Makar Sankranti marks the holy phase of transition

Tuesday 09th January 2018 11:45 EST

Makar Sankranti which falls on 14th January marks the beginning of an auspicious phase or the holy phase of transition. It also marks the beginning of warmer and longer days as compared to nights till the next equinox. It is believed that on the very day of Makar Sankranti, the sun enters the sphere of Capricorn zodiac, also known as Makar Sankranti. It signifies the movement of sun from one zodiac sign into another. It is celebrated by Hindu devotees during the Magh Mela, held in Allahabad. The Magh Mela is a very important event for the priests and devotees alike, who all flock to the city, to sit near the banks of the holy rivers and meditate, a ritual that is known as the kalpawas.

The festival is dedicated to the Sun God. It is regarded as important for spiritual practices, which is why people take holy dip in holy river Ganges. Although celebrated across India, Makar Sankranti is known by various names in different regions; for instance, Pongal in Tamil Nadu, Maghi in Himachal Pradesh and Haryana, Magh Bihu in Assam, Poush Sangkranti in West Bengal amongst others.


This festival is also called Uttarayan. It is being celebrated with the flying of kites. Kite festival is also being celebrated in many cities of Gujarat, Telangana and Rajasthan. The international kite festival takes place in Ahmedabad in which kite enthusiasts from various parts of the world take part. The symbolism of the festival is to show the awakening of Gods from deep sleep. People celebrate this festival with foods that give them energy and keep them warm in this nippy weather.


Pongal is one of the most popular harvest festivals of South India, mainly in Tamil Nadu. Celebrated in the month of 'Thai', the tenth month of the Tamil calendar, the four-day festival is also referred to as 'Thai Pongal' and is celebrated to mark the beginning of Uttarayan - the sun's transition towards north for a six-month period. Thai Pongal gets its name from Tamil word Pongal which means "to boil". 'Ponga' literally means overflowing, with the abundance of rice, cereals, sugar-cane and turmeric that are harvested during the time. The tradition of new rice in pots until they overflow, is a popular tradition followed during Pongal. The ritual is symbolic of abundance and prosperity.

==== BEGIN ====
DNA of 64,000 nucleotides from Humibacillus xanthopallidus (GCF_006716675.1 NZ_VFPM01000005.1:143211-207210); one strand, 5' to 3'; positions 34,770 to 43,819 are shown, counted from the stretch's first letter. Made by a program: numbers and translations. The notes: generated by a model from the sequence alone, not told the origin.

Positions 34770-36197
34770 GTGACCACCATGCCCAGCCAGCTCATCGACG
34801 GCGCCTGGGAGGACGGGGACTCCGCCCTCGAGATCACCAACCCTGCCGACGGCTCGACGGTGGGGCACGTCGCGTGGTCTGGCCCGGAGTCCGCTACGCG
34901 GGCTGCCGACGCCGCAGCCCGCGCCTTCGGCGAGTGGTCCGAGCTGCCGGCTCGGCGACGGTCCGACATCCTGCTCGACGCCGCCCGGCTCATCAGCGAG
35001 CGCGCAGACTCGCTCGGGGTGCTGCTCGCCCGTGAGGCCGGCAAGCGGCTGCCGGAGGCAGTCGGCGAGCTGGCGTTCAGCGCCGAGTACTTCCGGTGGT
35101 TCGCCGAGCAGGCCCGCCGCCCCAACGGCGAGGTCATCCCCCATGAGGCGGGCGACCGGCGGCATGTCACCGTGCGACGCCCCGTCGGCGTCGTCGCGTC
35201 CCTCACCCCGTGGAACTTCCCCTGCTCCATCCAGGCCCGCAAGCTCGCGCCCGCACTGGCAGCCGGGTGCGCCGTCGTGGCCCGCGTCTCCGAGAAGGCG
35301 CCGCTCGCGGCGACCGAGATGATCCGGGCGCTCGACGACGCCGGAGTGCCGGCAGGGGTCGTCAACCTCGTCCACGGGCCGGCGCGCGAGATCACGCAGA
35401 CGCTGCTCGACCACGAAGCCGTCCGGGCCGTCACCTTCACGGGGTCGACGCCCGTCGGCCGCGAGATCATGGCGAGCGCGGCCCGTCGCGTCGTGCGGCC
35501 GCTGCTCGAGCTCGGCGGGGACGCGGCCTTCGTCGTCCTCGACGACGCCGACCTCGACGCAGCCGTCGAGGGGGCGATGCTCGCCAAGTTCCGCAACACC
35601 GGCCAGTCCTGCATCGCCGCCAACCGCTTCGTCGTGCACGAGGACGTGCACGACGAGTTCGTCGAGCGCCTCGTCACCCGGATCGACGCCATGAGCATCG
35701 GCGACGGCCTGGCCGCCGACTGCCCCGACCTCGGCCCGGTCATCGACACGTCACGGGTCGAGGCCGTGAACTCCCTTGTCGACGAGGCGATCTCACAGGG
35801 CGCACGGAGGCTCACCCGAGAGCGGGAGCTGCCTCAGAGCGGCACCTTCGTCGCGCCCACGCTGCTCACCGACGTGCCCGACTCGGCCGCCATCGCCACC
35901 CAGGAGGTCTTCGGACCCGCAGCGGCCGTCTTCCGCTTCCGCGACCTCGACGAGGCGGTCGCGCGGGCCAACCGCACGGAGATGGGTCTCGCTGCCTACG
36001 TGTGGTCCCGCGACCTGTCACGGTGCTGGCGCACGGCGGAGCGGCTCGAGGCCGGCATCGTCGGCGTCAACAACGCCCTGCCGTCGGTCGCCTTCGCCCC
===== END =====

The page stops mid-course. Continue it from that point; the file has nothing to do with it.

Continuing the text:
On this day, people clean their houses, get rid of old household items and purchase new household items. This marks the start of a new cycle. The people assemble at dawn in Tamil Nadu to light a bonfire in order to burn the discards as a symbolic ritual. The second day and the main day is Thai Pongal, people start their day with worshipping the sun God. On the third day, which is called Mattu pongal, people organise their cattle, deck them with accessories and worship them.

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